or Connect
EpicSki › The Barking Bear Forums › Ski Training and Pro Forums › Ski Instruction & Coaching › Skiing The Front Four At Stowe
New Posts  All Forums:Forum Nav:

Skiing The Front Four At Stowe

post #1 of 19
Thread Starter 
Yesterday was my first look at Stowe and of course I was checking out the front four.

There were low, fast moving clouds so it was hard to see the summit at times.

It looked like the top of the main peak is very steep and then it hits a ridge or plateau before the long pitch.

The top of Goat looks pretty friggin steep and narrow.

My question is should anyone other then a "true" expert attempt any of these trails? What trails at other mountains in the Northeast, if any, could help you develop the skills neccessary to ski these runs?

I am currentky still working on my super steep bump skills so I don't think I would attempt Goat or Starr but the other runs don't look as bad.
post #2 of 19
Book a private with Epic and get a guided tour!
post #3 of 19

The goods

Forget the front four the good Mansfiled stuff isn't on a trailmap. Hook with a local and get a real tour.
post #4 of 19
Quote:
Originally Posted by Scalce
Yesterday was my first look at Stowe and of course I was checking out the front four.

There were low, fast moving clouds so it was hard to see the summit at times.

It looked like the top of the main peak is very steep and then it hits a ridge or plateau before the long pitch.

The top of Goat looks pretty friggin steep and narrow.

My question is should anyone other then a "true" expert attempt any of these trails? What trails at other mountains in the Northeast, if any, could help you develop the skills neccessary to ski these runs?

I am currentky still working on my super steep bump skills so I don't think I would attempt Goat or Starr but the other runs don't look as bad.
I guess we could go to the archives and look at various people's definitions of expert. I will say you need to be pretty good. I don't think you can really see the very steepest or narrowest parts of Goat and Starr from the parking lot. I have skiied both of those trails many times with some of the kids that some of you guys saw at ETU. I don't think anyone would call them "true experts" although I think they're pretty darn good. Of course it depends largely on conditions. I know someone that ducked the rope and skiied Starr yesterday! If he slipped and started falling he wouldn't have stopped 'til he hit the base lodge. The Blues felt dangerous (but mostly from the gapers sliding past me on thier bellies and backs), I can't iagine skiing Starr in those conditions. Well, OK, I have a good imagination, I'm picturing it now. Not a good idea! The top of Starr is really steep, and pretty unforgiving. I'd say Goat is less steep, but kinda off-camber, and much more narrow. The good thing is you can work your way up to them. There are plenty of steep bumps in lower sections you where you can get the knack of it, and then you can traverse into the halfway points and start below the steepest and narrowest pitches. Coe on up! It's fun!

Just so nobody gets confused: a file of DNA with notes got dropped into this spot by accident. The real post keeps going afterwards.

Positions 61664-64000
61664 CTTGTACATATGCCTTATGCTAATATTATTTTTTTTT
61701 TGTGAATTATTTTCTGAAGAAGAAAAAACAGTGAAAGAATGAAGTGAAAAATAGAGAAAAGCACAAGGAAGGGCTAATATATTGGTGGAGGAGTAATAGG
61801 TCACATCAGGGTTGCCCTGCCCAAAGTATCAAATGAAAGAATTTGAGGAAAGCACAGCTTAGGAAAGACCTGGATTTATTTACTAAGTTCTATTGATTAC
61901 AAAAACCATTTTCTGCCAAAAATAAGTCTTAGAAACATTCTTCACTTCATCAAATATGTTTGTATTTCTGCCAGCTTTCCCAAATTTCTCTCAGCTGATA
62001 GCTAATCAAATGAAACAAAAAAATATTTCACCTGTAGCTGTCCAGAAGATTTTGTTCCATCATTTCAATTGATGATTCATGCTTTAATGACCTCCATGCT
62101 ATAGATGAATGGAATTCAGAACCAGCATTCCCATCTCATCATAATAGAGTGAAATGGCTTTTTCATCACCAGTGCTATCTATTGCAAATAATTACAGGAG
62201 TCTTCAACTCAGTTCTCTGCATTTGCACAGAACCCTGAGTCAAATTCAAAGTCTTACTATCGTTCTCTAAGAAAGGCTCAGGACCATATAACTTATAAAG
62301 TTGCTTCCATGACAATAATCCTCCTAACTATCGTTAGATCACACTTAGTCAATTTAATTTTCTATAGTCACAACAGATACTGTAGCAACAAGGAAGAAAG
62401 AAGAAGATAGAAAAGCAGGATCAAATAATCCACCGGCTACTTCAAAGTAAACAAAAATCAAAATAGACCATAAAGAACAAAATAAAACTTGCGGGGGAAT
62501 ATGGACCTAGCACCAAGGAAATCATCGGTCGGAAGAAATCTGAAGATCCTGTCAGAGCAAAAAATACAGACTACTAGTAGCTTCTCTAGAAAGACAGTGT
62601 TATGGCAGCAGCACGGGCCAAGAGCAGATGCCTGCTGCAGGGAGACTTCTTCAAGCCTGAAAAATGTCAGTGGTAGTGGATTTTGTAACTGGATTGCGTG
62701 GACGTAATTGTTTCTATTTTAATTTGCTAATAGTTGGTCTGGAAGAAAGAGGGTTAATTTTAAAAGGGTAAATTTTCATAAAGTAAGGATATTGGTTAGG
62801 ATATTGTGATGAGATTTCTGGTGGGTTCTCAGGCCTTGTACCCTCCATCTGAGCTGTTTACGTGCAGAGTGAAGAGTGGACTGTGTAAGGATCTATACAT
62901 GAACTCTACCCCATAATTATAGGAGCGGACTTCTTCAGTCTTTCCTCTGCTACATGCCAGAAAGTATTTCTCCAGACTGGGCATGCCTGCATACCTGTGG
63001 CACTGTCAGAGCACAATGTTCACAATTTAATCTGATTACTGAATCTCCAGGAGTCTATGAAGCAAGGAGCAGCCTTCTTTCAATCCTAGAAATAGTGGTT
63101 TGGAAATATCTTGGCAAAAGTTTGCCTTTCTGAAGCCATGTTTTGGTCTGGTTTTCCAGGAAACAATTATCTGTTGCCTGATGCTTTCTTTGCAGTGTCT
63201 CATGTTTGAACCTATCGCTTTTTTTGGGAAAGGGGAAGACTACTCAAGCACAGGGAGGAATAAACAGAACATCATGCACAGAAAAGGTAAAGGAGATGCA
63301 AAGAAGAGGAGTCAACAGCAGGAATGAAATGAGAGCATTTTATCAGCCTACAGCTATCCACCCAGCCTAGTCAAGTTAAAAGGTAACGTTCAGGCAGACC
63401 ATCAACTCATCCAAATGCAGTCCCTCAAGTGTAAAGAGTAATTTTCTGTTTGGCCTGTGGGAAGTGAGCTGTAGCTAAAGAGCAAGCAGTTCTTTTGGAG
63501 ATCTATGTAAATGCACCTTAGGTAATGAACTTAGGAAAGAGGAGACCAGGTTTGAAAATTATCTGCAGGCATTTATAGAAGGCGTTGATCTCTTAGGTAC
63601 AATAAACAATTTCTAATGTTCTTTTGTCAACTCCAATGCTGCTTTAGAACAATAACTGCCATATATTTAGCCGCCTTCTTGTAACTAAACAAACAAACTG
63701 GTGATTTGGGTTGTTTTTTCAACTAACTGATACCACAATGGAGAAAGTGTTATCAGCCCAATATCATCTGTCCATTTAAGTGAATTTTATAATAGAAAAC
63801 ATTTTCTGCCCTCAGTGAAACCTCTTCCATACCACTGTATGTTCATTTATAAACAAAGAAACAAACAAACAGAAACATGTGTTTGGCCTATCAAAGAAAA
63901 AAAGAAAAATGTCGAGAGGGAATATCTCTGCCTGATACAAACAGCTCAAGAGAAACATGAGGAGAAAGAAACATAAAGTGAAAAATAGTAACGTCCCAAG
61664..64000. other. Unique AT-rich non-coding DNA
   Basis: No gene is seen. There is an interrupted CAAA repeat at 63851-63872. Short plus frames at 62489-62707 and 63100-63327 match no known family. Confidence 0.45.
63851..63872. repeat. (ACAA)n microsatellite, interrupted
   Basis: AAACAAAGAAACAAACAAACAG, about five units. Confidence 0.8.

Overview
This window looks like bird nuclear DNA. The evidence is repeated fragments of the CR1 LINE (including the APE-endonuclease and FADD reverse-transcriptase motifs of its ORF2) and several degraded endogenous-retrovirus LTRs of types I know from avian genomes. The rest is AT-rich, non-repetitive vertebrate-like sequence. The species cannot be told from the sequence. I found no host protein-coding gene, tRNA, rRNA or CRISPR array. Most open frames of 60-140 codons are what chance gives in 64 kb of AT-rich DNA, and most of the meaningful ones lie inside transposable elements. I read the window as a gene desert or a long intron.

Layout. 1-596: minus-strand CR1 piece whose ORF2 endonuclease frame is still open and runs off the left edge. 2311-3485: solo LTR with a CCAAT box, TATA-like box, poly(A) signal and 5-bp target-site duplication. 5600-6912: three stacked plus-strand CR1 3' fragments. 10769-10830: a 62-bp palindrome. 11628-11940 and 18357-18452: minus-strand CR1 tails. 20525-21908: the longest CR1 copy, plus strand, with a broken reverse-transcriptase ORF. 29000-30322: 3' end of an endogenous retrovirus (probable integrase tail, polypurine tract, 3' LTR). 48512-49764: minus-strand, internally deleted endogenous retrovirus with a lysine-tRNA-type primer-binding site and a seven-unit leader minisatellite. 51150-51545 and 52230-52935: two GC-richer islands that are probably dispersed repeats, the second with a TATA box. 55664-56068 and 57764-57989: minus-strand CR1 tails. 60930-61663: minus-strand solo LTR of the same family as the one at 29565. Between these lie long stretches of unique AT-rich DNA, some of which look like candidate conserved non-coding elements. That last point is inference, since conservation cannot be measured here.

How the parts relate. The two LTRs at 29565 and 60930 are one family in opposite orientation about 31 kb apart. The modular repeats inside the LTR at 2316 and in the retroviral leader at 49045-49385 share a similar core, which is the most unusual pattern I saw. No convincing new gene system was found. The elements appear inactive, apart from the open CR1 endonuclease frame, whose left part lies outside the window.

post #5 of 19
Thread Starter 
Thanks for the insight Epic.

What are some of the other runs that have steep bumps that I could practice on?

I could make out a small section of Goat that looked pretty steep and narrow with a sharp turn to the skiers left.

I would love to go ski Stowe as some of my favorate New England runs are narrow and winding trails like ones at Cannon.
post #6 of 19
Hayride often has some nice bumps on skier's left. Chinclip is pretty steep and bumpy. There's a pretty steep section at the very bottom of Lookout/Starr that you can reach from Hayride. The middle of National will grow some, and Liftline will have them too. There's a lot of ways to work your way up to it.